The main parameters of the model calibrated for the US epidemic do not change for the epidemic in England (contact rates, vaccine efficacies, etc.), so we only adjusted the proportion of children and adults in the population so that they matched the proportions in the UK. Since vaccine was introduced in the UK during the second wave, we only need to consider natural immunity, acquired through infection during the first wave (spring-summer 2009). We used the data for London and the West Midlands of Miller et al. [30] to estimate the fraction of the children and the adults who became infected during the first wave in this region. Miller et al. [30] partitioned the population into eight age groups (0–4, 5–14, 15–24, 25–44, 45–64, 65–74, 75–79, and ≥ 80 years), so we considered children to be up to 24 years old. The fraction of children previously infected was computed as a weighted average, where the weights corresponded to the proportion of the population in each age group in the UK [31]. We considered the full range of estimates given in [30]. In their paper, they found that there was no difference between the baseline (before the first wave of pandemic H1N1) and September 2009, for people in the older age groups (25 years and older). We then assumed that there were no adults immune after the first wave of H1N1 in London and the West Midlands.

*The results are presented in*
figure 5. The estimate of the natural
immunity in the children population in London and the West Midlands is shown in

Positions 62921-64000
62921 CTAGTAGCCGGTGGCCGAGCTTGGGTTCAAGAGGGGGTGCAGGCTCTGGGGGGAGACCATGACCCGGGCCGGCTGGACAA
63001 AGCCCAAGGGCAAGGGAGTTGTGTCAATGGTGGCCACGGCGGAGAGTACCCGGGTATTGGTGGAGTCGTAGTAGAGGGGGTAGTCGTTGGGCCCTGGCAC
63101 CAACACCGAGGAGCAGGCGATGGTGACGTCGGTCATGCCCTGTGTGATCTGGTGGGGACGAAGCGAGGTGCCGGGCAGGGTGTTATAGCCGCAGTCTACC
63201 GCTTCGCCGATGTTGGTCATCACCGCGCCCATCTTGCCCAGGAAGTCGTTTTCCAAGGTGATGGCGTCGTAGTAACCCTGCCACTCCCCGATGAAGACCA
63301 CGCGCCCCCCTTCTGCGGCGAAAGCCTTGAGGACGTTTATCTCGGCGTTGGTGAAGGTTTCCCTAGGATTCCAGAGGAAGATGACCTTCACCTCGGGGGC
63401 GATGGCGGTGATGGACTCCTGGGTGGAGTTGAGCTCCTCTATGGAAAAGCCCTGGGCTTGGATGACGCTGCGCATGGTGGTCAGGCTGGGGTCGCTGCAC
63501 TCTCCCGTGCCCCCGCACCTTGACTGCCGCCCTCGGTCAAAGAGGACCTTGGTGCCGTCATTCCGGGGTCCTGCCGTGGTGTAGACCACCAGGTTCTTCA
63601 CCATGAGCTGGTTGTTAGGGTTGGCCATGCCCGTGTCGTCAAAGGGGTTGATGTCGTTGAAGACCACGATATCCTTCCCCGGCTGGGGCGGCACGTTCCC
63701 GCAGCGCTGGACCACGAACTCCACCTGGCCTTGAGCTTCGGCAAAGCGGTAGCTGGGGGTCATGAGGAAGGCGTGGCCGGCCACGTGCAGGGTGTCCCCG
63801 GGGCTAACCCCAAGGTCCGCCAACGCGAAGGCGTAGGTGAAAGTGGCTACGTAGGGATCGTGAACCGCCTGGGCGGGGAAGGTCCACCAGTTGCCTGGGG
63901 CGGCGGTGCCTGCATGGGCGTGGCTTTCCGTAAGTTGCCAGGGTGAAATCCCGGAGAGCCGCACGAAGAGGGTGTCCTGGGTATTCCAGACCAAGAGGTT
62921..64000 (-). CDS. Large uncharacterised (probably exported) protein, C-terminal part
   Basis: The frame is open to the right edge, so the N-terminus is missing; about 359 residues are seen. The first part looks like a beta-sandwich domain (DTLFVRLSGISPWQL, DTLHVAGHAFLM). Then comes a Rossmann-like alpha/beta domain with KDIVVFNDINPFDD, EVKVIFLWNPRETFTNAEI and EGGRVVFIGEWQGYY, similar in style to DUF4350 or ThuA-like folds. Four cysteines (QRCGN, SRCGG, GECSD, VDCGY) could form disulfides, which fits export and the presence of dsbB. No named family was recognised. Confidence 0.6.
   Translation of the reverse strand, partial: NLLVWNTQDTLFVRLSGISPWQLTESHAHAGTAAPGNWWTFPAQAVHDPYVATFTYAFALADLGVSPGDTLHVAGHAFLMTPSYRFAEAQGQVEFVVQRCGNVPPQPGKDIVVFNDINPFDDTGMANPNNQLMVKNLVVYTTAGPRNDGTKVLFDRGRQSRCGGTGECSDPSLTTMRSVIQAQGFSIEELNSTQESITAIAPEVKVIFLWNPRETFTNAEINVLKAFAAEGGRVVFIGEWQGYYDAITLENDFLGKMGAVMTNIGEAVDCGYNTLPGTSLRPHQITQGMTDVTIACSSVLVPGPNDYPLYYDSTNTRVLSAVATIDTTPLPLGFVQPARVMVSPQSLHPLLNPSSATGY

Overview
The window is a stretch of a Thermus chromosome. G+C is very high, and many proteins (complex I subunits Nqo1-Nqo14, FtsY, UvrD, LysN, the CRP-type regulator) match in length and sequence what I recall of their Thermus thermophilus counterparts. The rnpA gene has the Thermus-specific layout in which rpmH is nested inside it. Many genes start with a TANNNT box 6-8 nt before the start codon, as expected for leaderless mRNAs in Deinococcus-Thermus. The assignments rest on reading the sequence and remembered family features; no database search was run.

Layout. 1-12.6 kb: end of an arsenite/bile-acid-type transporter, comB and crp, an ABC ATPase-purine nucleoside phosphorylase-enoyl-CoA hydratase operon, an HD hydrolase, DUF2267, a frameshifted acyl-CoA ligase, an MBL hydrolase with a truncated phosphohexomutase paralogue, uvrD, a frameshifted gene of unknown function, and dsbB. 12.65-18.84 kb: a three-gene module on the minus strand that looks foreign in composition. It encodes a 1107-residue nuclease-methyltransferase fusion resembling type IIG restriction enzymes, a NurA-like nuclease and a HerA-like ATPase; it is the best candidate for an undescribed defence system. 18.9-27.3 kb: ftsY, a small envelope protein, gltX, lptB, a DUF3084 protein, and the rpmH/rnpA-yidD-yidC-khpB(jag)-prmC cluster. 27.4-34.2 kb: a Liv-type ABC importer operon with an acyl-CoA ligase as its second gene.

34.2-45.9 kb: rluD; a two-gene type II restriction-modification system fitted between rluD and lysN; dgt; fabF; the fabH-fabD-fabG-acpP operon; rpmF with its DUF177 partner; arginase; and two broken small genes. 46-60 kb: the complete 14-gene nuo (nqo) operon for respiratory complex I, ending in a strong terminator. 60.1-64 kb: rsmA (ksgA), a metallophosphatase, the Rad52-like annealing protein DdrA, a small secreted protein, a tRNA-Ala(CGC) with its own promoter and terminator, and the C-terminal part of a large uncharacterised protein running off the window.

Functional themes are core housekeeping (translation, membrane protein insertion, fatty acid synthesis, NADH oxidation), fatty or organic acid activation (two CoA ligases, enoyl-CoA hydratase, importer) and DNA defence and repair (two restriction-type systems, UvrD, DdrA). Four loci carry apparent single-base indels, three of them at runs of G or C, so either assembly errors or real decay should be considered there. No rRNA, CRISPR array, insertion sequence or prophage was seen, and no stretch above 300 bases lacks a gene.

red. For R* _{0} = 1.2, the estimate for the natural
immunity lies above the critical immune curve. Our method would then predict
no further transmission. For R_{0} ≥ 1.4, the estimate lies
below the critical immune curve, indicating that a new epidemic wave would
be possible. We acknowledge that the assumption that no adults were infected
during the first wave is unrealistic, but it is important to note that our
method accurately predicts the second epidemic wave for R_{0}
≥ 1.6, for all possible values of natural immunity in the adult
population. If R_{0} = 1.4, then as long as less than
30% of the adults were infected during the first wave, our method
predicts a new epidemic wave (see panel 2*
figure 5). Given that most of the estimates
for R

We performed a one-way sensitivity analysis for each of the contact
rates, for the recovery rates in children and adults and for each of the vaccine
efficacy parameters. Since *c*_{12} =
*c*_{21}, we performed sensitivity analysis for the
contact rates *c*_{11}, *c*_{12},
and *c*_{22} only. We drew values from a uniform
distribution of length 0.2 centered around each value for the given contact
rate. Each contact rate was drawn independently but only the triplets
{*c*_{11}, *c*_{12},
*c*_{22}} that satisfy the following
conditions were chosen: